Quote Originally Posted by selkirk
Robert Martin has a principle of OO design called the Interface Segregation Principle: Clients should not be forced to depend on stuff that they do not use.

The PHP 5 Interface structure is one method of exposing a smaller, more limited view of oneself to different clients, one interface for each role.

Another way to accomplish interface segregation is through delegation. A class can offer a different delegate object to each of its clients, depending on the role it is performing. With both methods, the size of the interface exposed to a client object is reduced and thus the potential for dependencies.
One way to interpret this is if I have an object with 4 methods - such as read(), insert(), update() and delete() - and I have 4 presentation layer components - such as 'read a record', 'insert a record', 'update a record' and 'delete a record' - then I should create a series of delegate objects which expose to each presentation component only those methods which that particular component needs to use. This would lead to an enormous proliferation of classes within the system and would lead to a maintenace nightmare. As it offers no functional benefit it is an idea that I would avoid like the plague.

Why would people take this perverted view? Someone has taken the word 'depend' in Martin Fowler's principle and changed it to 'visible', thereby corrupting the meaning. Unfortunately this is a tendency which I have noticed time and time again in the OO world. It starts off with a perfectly valid statement, and over time various people add a bit to it, or change a word here or there, until eventually the end result is a total corruption of the original which newcomers then treat as the gospel truth! It is a bit like the game of Chinese Whispers - the message starts off as "Send reinforcements, we are going to advance", but by the time it reaches its destination it has become "Send three and fourpence, we are going to a dance".

As an example of what I am talking about take a look at Abstraction, Encapsulation, and Information Hiding by Edward V. Berard of The Object Agency who demonstrates how the definitions of 'abstraction' and 'information hiding' have come to mean different things to different people.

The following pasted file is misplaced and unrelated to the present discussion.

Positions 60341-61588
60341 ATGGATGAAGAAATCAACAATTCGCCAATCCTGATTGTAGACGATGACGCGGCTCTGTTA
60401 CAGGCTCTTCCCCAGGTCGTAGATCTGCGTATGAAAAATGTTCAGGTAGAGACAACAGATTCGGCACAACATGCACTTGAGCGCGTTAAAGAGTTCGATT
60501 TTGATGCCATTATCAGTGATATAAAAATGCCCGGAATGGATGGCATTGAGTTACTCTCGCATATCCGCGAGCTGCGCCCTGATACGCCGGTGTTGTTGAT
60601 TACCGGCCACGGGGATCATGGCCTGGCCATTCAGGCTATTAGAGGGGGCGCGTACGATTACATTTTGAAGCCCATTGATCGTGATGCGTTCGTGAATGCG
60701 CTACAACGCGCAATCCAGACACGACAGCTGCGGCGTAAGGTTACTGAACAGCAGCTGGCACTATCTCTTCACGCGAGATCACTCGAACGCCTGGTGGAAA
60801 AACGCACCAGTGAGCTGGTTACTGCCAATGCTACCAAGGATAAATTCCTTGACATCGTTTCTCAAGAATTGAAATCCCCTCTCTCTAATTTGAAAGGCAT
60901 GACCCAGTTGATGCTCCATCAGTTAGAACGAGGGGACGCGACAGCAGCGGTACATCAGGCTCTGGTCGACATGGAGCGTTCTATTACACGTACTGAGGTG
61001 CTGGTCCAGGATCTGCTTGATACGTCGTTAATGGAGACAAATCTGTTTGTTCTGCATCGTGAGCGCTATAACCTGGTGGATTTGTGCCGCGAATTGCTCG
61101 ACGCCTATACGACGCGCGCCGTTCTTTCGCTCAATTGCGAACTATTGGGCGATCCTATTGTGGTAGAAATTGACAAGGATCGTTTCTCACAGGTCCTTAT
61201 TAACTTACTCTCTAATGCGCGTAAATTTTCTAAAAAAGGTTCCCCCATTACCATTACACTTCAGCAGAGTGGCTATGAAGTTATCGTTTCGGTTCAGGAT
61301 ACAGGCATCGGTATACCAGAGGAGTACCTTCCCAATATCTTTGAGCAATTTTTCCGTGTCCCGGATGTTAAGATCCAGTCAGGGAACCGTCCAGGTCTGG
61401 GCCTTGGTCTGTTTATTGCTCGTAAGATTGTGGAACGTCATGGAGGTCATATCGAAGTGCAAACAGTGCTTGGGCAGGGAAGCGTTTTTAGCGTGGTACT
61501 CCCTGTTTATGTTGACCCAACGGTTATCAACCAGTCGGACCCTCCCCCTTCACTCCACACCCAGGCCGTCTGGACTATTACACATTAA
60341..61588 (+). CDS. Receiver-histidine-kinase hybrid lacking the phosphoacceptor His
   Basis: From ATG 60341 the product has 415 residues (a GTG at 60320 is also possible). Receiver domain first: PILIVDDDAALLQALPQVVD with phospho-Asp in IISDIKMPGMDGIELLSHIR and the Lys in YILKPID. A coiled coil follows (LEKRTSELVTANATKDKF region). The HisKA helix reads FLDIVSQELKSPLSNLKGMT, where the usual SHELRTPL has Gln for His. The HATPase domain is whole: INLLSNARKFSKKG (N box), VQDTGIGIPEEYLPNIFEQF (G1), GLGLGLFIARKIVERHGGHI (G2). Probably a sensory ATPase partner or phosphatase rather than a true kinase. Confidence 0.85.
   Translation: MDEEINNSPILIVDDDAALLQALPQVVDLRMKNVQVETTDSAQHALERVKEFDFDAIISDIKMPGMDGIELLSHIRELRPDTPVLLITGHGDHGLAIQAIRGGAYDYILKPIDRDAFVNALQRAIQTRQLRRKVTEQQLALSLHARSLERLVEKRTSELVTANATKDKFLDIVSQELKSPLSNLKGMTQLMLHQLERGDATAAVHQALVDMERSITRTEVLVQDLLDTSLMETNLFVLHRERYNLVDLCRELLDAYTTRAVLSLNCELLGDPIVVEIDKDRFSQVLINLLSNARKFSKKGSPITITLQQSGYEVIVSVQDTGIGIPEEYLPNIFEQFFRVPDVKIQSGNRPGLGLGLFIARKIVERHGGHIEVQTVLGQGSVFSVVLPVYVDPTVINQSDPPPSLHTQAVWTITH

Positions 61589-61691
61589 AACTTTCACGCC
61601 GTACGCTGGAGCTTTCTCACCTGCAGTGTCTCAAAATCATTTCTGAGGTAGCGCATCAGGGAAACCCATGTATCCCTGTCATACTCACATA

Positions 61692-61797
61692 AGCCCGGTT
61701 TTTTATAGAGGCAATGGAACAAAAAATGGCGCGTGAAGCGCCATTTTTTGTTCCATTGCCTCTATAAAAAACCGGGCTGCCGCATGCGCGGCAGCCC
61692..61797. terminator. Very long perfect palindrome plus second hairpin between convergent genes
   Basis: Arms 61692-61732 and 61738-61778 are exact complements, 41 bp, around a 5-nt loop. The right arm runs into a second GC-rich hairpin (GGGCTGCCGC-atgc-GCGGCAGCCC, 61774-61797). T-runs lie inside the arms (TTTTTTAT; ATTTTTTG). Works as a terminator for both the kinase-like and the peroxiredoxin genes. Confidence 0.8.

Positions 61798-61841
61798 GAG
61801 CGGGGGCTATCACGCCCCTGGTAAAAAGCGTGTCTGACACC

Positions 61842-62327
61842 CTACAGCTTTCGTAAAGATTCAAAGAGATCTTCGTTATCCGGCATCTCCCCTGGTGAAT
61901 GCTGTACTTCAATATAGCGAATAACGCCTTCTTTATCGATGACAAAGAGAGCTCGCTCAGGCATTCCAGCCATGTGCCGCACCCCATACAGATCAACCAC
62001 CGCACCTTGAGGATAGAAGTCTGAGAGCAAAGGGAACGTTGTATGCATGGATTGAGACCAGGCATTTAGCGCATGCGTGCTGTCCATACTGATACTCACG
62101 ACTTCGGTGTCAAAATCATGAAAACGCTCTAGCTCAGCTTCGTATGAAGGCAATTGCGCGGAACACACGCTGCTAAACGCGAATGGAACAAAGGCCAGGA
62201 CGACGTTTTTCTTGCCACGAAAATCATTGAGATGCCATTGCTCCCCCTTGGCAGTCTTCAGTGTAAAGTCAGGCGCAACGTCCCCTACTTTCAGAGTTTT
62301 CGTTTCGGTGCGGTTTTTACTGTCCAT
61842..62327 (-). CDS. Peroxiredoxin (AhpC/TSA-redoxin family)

If different people can define different principles in so many different ways, then how on earth are us mere mortals supposed to put those principles into practice? If an individual's implementation depends upon his interpretation of those principles, then as sure as day follows night people with different interpretations will produce different implementations. Then those who used the definition containing 'visible' will accuse those who used the definition containing the word 'depend' of not obeying the rules and therefore not producing a 'proper' and therefore invalid implementation.

The major point of this particular thread is that I have created a development infrastructure which is based on a combination of the 3-tier architecture and the MVC design pattern, and I have been attacked most vociferously for producing an impure and invalid implementation because there is not a proper 'separation of concerns' between the various layers. It is the statement 'separation of concerns' which is the root of this argument. What is a 'concern'? Is it data? Is it information? Is it code? is it logic? Is it a method? Is it a property?

In my humble opion the statement 'separation of concerns' is open to far too many different interpretations and therefore far too many different implementations. Because it has far too many meanings it is virtually meaningless, therefore invalid. Software does not have 'concerns', it has 'data' (information) and 'code' (logic). A valid statement would be either 'separation of data/information' or 'separation of code/logic' as neither of these statements is open to vast amounts of (mis)interpretation.

With my own implementation I have clear 'separation of logic', not 'separation of concerns'. This means that I may have information which is defined in one component but which is not actually processed until it is passed to another component. This is (in my humble opinion) perfectly valid as it is where the information is processed which is important, not where it came from.

Here is an example of a typical criticism of my design:-
Your domain layer contains information on the structure of the database, and as this belongs in the data layer you have not demonstrated proper 'separation of concerns' therefore your design is unclean/impure/invalid/unacceptable.
My design principle was the 'separation of logic' defined by the 3-tier architecture, and as I have achieved that level of separation my design is (in my humble opinion) perfectly valid. Each object within my business layer contains information on the structure of the database table with which it is associated, and this information is passed to my data access object whenever any communication with the database is required. As I have a single DAO for my entire application and not a separate DAO for each database table the structure of individual database tables is not defined within the DAO. This means that the information must be passed to the DAO from an external source whenever any database access is required. And what exactly do I use as my external source? Why, the object that initiates the request to process some data. This means that both the data and the table structure come from the same source, which is why the table structure is defined within the class that deals with that data. I do not hold the table structure in a separate class as that (in my humble opinion) would 'break encapsulation', but that is a different argument altogether.